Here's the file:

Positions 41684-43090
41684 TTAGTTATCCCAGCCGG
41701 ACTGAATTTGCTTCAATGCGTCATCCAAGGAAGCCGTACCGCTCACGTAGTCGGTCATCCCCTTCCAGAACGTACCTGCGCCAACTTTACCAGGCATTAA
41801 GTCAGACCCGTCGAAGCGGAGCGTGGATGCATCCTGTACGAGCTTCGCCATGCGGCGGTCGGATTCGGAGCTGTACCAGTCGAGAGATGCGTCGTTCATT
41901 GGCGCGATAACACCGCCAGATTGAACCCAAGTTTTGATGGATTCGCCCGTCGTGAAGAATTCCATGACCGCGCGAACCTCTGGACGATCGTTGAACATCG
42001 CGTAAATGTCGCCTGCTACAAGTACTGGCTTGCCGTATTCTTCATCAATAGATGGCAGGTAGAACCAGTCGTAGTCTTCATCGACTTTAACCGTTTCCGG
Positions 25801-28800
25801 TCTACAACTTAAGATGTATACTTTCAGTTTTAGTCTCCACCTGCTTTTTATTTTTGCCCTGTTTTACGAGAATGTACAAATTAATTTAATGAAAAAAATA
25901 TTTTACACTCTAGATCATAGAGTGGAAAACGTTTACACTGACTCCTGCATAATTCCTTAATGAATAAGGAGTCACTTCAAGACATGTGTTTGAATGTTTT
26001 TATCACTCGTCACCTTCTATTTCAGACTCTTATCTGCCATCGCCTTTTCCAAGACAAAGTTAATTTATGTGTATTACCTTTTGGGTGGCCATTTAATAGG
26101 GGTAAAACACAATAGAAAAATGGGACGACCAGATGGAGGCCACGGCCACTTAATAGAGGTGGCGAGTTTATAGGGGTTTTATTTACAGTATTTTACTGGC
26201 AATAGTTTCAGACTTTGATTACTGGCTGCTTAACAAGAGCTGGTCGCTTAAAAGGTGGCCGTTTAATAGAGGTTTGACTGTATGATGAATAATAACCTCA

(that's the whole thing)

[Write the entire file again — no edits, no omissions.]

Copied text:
Positions 41684-43090
41684 TTAGTTATCCCAGCCGG
41701 ACTGAATTTGCTTCAATGCGTCATCCAAGGAAGCCGTACCGCTCACGTAGTCGGTCATCCCCTTCCAGAACGTACCTGCGCCAACTTTACCAGGCATTAA
41801 GTCAGACCCGTCGAAGCGGAGCGTGGATGCATCCTGTACGAGCTTCGCCATGCGGCGGTCGGATTCGGAGCTGTACCAGTCGAGAGATGCGTCGTTCATT
41901 GGCGCGATAACACCGCCAGATTGAACCCAAGTTTTGATGGATTCGCCCGTCGTGAAGAATTCCATGACCGCGCGAACCTCTGGACGATCGTTGAACATCG
42001 CGTAAATGTCGCCTGCTACAAGTACTGGCTTGCCGTATTCTTCATCAATAGATGGCAGGTAGAACCAGTCGTAGTCTTCATCGACTTTAACCGTTTCCGG
Positions 25801-28800
25801 TCTACAACTTAAGATGTATACTTTCAGTTTTAGTCTCCACCTGCTTTTTATTTTTGCCCTGTTTTACGAGAATGTACAAATTAATTTAATGAAAAAAATA
25901 TTTTACACTCTAGATCATAGAGTGGAAAACGTTTACACTGACTCCTGCATAATTCCTTAATGAATAAGGAGTCACTTCAAGACATGTGTTTGAATGTTTT
26001 TATCACTCGTCACCTTCTATTTCAGACTCTTATCTGCCATCGCCTTTTCCAAGACAAAGTTAATTTATGTGTATTACCTTTTGGGTGGCCATTTAATAGG
26101 GGTAAAACACAATAGAAAAATGGGACGACCAGATGGAGGCCACGGCCACTTAATAGAGGTGGCGAGTTTATAGGGGTTTTATTTACAGTATTTTACTGGC
26201 AATAGTTTCAGACTTTGATTACTGGCTGCTTAACAAGAGCTGGTCGCTTAAAAGGTGGCCGTTTAATAGAGGTTTGACTGTATGATGAATAATAACCTCA